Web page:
CM’s home learning project for this term was transport.
I get the feeling I should stop thinking laterally where her schooling is concerned. I thought it would be a good idea for us to create a papier-mâché hot air balloon. Until I read a bit more on the topic the week before the due date, to see the focus was trams, trains, and bicycles.
But the hot air balloon was well under way so we quickly swotted up. My memories of Phileas Fogg and his 90 days around the world were quickly replaced with new knowledge that the first round the world trip in a hot air balloon took 19 days and 21 hours and 55 minutes, in 1999. New fact learned, I went back to the comfort zone of craft.
Our papier-mâché hot air balloon was made in the first with the traditional method using flour, water and newspaper. We made a more watered down version, very messy, but perfect for something which we knew we wanted to be light enough to hang from the ceiling. Our base was one part plain flour to two parts water.Our original intent was to make a hot air balloon each, but the mess put the little people off and soon I was left making sure the single balloon had enough layers.
This approach did seem much messier than in the past, but the result was perfect, so in hindsight I wish we had persevered with the mess and made three.
We left the balloon for a week to dry, I’m sure it would have been ready after about 48 hours but this was our weekend project.
Once the balloon was dried, we did the best bit – and popped the balloon. I trimmed the bottom to make it bit more even.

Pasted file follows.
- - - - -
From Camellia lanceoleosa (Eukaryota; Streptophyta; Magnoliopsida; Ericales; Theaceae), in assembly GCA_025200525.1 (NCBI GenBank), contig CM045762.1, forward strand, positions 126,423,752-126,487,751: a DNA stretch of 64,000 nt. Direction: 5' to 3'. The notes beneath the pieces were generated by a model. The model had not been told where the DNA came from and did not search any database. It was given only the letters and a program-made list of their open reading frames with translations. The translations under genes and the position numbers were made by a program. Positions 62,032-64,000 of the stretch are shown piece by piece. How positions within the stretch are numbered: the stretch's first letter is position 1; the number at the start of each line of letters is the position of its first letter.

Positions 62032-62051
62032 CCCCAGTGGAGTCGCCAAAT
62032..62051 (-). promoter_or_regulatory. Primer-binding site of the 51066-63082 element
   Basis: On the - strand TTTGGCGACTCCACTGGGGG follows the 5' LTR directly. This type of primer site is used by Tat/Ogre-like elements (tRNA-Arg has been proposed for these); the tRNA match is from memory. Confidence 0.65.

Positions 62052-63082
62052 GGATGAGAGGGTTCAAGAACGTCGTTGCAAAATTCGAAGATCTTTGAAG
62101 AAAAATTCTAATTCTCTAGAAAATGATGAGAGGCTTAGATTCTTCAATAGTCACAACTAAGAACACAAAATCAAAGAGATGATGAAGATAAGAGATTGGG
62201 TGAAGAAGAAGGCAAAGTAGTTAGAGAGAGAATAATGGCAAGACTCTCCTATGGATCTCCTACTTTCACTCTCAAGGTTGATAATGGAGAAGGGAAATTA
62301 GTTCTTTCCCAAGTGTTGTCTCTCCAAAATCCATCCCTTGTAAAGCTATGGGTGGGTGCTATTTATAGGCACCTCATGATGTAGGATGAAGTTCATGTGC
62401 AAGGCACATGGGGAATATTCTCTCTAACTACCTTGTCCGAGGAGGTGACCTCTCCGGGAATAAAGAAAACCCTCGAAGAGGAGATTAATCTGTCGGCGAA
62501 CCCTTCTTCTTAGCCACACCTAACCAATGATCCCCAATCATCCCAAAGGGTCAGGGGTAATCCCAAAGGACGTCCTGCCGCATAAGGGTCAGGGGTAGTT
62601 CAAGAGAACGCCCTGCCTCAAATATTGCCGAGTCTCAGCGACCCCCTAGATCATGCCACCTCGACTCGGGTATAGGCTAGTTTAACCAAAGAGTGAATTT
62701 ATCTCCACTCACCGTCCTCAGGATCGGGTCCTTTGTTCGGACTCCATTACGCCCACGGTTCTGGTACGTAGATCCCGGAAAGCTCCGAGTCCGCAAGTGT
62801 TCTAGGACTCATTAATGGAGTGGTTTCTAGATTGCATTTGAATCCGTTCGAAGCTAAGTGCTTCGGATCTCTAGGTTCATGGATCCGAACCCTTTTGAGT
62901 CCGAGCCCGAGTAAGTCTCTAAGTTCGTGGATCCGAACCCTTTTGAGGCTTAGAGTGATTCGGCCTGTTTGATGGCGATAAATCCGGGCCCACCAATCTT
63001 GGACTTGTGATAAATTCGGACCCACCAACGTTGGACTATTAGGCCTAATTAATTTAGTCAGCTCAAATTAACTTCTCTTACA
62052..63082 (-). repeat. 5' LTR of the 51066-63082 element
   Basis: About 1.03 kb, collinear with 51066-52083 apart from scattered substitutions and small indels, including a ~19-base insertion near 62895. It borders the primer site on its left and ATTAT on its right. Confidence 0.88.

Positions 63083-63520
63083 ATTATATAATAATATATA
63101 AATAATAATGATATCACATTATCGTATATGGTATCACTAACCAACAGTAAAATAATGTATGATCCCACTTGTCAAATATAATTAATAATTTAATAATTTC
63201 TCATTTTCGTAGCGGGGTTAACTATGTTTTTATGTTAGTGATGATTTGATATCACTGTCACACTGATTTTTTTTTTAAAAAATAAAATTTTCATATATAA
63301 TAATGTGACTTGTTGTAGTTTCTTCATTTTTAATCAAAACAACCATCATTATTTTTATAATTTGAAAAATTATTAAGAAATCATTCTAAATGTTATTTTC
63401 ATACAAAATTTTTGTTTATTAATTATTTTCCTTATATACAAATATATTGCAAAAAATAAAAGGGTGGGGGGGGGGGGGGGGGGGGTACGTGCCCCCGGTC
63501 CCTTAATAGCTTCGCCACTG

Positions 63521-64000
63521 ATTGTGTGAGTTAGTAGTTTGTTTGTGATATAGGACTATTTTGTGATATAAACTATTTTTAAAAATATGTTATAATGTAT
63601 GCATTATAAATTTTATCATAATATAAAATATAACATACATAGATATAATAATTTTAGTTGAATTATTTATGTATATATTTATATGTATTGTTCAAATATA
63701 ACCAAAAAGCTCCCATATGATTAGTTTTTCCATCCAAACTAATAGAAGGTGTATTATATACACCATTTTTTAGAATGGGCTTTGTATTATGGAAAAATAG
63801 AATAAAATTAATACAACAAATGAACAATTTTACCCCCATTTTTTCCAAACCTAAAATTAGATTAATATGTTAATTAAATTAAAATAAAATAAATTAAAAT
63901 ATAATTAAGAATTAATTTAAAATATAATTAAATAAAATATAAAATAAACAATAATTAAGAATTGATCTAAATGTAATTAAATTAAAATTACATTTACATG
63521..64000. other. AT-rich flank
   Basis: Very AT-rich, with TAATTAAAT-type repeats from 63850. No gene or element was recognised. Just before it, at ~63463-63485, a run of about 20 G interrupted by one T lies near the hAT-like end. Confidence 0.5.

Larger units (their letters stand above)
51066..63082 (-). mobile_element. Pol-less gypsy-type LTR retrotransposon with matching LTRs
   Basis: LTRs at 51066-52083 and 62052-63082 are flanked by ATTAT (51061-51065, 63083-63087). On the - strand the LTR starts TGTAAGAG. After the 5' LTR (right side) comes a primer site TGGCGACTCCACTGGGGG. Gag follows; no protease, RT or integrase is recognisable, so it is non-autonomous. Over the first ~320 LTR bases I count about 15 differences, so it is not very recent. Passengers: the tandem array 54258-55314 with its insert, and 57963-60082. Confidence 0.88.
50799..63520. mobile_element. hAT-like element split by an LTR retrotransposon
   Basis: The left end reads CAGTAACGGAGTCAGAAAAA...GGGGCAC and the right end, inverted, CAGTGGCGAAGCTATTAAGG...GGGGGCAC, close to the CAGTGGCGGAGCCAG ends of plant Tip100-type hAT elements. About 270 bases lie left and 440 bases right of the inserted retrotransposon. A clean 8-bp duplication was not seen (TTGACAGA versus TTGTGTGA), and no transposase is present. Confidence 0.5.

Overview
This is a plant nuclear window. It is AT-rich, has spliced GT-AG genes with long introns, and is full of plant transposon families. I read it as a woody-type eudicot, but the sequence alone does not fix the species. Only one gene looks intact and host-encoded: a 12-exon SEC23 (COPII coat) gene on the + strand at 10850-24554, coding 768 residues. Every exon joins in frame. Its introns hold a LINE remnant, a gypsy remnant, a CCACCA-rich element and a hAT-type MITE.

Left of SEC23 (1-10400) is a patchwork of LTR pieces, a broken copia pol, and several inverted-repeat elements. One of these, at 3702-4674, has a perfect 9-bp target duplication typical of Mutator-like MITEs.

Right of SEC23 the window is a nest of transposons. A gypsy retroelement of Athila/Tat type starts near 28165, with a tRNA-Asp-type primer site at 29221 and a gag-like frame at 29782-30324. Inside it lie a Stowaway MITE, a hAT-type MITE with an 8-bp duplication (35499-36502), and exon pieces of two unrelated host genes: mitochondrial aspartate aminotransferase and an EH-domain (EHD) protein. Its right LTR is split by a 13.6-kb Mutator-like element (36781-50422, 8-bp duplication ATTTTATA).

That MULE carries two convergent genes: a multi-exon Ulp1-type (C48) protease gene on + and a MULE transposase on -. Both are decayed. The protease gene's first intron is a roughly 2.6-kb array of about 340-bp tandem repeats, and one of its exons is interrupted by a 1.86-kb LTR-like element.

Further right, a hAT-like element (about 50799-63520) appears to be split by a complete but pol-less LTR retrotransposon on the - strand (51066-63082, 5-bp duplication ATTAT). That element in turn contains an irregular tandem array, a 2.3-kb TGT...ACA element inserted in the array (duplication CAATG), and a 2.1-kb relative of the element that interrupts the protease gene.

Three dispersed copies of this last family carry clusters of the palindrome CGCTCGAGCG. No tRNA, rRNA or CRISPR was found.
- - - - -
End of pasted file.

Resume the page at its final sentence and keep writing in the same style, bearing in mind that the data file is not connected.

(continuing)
We then cut A4 paper into stripes, glued them using PVA – a lot less messy for CM – to create a slightly more even surface than the Papier-mâché had left us with.
We left to dry again so the fun part of painting could begin.
Again, originally CM had all kinds of visions, of strawberries dipped in chocolate, and balloons covered in flowers. It turned out her boredom threshold allowed her to paint it yellow.And my need to show effort meant I persuaded her to persevere with stripes by drawing orange lines over the balloon in a standoff. Which fortunately turned out perfectly, especially because the boys had now negotiated that as this was their original balloon the finished product would be theirs. With the balloon painted, I tempted CM to finish things off with a basket, and decided on the most simple solution, using a garden planters, lots of glue, lots of twine, and lots more glue.And it would turn out fine. Once mummy attempted to put holes in everything.
A single hole in the top of the balloon, and a strand of elastic to connect to a ceiling, so the balloon could bob wonderfully across the eye-line.
Four holes evenly placed around the base of the balloon connect with the basket. Less successfully as for love nor money could I get the stands to be the same size, and the basket to sit parallel to the balloon.